Vietnam. (And it does seem to me that if you're going to initiate a
process that might end freedom in America, you probably need an argument
that isn't classified.)

Besides, how does he know what he knows? Where does he get his information?
Why, the National Security Agency, of course. Which, given its strong
interest in the outcome, seems hardly an unimpeachable source.

However they reached it, Clinton and Gore have an astonishingly simple
bottom line, to which even the future of American liberty and prosperity is
secondary: They believe that it is their responsibility to eliminate, by
whatever means, the possibility that some terrorist might get a nuke and
use it on, say, the World Trade Center. They have been convinced that such
plots are more likely to ripen to hideous fruition behind a shield of

The staffers I talked to were unmoved by the argument that anyone smart
enough to steal a nuclear device is probably smart enough to use PGP or
some other uncompromised crypto standard. And never mind that the last
people who popped a hooter in the World Trade Center were able to get it
there without using any cryptography and while under FBI surveillance.

We are dealing with religion here. Though only ten American lives have been
lost to terrorism in the last two years, the primacy of this threat has
become as much an article of faith with these guys as the Catholic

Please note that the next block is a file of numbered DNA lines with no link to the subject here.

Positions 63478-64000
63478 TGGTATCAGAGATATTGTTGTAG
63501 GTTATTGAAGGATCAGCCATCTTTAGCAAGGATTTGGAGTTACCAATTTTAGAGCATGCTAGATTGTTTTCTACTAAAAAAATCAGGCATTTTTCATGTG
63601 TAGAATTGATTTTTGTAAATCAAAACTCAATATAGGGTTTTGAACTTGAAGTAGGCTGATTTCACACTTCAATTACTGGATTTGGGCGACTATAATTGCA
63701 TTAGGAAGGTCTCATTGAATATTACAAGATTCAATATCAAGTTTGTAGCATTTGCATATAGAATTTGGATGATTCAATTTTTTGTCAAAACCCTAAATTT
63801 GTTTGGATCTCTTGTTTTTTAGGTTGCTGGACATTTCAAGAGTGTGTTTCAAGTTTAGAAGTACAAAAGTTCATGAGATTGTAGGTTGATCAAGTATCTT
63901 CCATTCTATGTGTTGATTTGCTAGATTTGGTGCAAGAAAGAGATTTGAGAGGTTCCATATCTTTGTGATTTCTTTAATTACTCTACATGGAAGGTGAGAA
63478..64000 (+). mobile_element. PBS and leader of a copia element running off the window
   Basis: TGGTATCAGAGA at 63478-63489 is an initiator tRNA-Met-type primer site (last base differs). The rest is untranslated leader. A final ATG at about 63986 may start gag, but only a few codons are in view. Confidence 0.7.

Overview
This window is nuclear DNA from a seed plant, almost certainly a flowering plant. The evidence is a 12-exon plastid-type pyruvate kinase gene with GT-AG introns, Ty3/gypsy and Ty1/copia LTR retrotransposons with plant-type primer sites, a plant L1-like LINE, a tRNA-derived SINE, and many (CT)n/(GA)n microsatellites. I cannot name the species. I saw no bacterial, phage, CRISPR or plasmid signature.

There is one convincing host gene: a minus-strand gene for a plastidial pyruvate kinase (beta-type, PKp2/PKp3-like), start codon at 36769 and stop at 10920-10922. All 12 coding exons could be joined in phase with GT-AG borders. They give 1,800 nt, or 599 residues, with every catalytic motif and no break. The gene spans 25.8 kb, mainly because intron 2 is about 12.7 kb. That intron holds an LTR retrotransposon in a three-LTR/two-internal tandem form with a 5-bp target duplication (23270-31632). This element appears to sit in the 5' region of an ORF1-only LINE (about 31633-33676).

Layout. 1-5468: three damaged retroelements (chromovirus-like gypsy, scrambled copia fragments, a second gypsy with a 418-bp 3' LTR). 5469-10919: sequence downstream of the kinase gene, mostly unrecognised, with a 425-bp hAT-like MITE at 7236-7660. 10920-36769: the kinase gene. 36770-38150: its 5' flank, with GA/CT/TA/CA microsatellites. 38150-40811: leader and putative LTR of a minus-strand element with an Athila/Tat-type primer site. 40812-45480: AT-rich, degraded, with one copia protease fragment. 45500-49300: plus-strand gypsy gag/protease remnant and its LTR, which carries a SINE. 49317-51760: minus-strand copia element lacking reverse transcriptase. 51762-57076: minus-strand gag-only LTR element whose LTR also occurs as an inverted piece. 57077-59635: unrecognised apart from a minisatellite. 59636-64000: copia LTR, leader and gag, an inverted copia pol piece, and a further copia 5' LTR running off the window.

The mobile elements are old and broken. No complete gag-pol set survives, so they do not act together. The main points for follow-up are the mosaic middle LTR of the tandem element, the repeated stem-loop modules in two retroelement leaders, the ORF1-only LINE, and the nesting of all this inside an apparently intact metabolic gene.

conviction that human life begins at conception or the Mormon belief that
the Lost Tribe of Israel crossed the Atlantic in submarines.

In the spirit of openness and compromise, they invited the Electronic
Frontier Foundation to submit other solutions to the "problem" of the
nuclear-enabled terrorist than key escrow devices, but they would not admit
into discussion the argument that such a threat might, in fact, be some
kind of phantasm created by the spooks to ensure their lavish budgets into
the post-Cold War era.

As to the possibility that good old-fashioned investigative techniques
might be more valuable in preventing their show-case catastrophe (as it was
after the fact in finding the alleged perpetrators of the last attack on
the World Trade Center), they just hunkered down and said that when
wiretaps were necessary, they were damned well necessary.

When I asked about the business that American companies lose because of
their inability to export good encryption products, one staffer essentially
dismissed the market, saying that total world trade in crypto goods was
still less than a billion dollars. (Well, right. Thanks more to the
diligent efforts of the National Security Agency than to dim sales

I suggested that a more immediate and costly real-world effect of their
policies would be to reduce national security by isolating American
commerce, owing to a lack of international confidence in the security of
our data lines. I said that Bruce Sterling's fictional data-enclaves in
places like the Turks and Caicos Islands were starting to look real-world

They had a couple of answers to this, one unsatisfying and the other scary.
The unsatisfying answer was that the international banking community could
just go on using DES, which still seemed robust enough to them. (DES is the
old federal Data Encryption Standard, thought by most cryptologists to be
nearing the end of its credibility.)

More frightening was their willingness to counter the data-enclave future
with one in which no data channels anywhere would be secure from
examination by one government or another. Pointing to unnamed other
countries that were developing their own mandatory standards and